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The Hsiung-nu Imperial Confederacy: Organization and Foreign Policy

Thomas J. Barfield
The Journal of Asian Studies
Vol. 41, No. 1 (Nov., 1981), pp. 45-61
DOI: 10.2307/2055601
Stable URL: http://www.jstor.org/stable/2055601
Page Count: 17
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The Hsiung-nu Imperial Confederacy: Organization and Foreign Policy
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Abstract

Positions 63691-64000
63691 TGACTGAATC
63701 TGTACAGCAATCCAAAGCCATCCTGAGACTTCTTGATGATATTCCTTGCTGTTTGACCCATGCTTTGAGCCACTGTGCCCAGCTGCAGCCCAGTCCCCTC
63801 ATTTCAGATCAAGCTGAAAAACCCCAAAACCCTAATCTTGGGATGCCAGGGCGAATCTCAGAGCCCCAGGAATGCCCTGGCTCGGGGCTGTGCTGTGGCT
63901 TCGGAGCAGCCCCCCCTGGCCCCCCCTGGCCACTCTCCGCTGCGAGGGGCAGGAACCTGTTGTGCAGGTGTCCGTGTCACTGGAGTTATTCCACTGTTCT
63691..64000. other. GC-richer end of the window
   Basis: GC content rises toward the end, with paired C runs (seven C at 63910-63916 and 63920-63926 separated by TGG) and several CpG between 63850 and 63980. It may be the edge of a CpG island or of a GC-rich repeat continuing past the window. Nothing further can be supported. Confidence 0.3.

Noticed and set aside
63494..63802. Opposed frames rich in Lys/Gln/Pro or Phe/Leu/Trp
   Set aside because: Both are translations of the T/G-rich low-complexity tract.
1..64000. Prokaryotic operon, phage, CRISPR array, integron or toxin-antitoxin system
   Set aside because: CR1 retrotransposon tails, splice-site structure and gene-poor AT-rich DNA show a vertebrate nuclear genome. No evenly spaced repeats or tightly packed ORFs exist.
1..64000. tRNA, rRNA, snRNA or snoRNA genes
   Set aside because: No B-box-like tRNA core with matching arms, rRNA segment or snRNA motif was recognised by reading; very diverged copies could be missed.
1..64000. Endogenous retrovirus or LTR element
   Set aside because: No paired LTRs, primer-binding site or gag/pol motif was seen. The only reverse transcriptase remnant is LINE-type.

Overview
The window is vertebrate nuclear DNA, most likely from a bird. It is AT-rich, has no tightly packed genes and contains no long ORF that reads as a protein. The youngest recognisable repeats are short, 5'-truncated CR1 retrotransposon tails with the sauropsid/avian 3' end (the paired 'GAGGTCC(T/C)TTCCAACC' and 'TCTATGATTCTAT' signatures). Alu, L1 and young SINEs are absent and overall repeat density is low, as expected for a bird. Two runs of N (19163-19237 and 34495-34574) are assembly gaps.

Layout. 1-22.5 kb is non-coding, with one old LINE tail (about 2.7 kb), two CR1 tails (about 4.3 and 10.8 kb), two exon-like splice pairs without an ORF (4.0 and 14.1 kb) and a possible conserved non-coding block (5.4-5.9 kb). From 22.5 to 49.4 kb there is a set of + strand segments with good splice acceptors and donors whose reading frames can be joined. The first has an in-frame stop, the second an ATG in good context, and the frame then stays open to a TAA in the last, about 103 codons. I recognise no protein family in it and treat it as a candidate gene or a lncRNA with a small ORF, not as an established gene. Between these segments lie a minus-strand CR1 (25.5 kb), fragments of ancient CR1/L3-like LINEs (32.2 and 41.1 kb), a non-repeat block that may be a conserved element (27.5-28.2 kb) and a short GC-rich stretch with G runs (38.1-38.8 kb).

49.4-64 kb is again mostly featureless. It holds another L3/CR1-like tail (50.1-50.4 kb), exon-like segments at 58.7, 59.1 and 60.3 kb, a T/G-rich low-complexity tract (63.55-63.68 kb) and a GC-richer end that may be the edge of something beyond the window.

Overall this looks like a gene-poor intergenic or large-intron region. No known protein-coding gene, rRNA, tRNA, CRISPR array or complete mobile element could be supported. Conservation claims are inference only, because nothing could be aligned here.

Nomadic states in Inner Asia were generated by external relations with state societies. Because the Hsiung-nu state could not have supported itself by exploiting the relatively undifferentiated and extensive pastoral economy, the state hierarchy was financed by exploiting the resources available from outside of the steppe. The nomads on the steppe were organized into a powerful military force that was used to systematically exploit the Chinese economy. The Hsiung-nu raided the frontier directly and then used the disruptions they caused as a tool to extort trade and subsidies from the Han court, thus maintaining a monopoly on this flow of Han goods to the steppe, which gave it great economic power and stability. The imperial level of Hsiung-nu government was therefore primarily concerned with conducting foreign affairs, organizing military campaigns, and maintaining unity on the steppe, while it ceded power in domestic affairs to indigenous tribal leaders. This created an imperial confederacy that acted as an autocratically ruled state in its dealings with China but that remained federally structured internally. This form of organization proved remarkably stable and provided the model for later empires established by nomads on the steppe.

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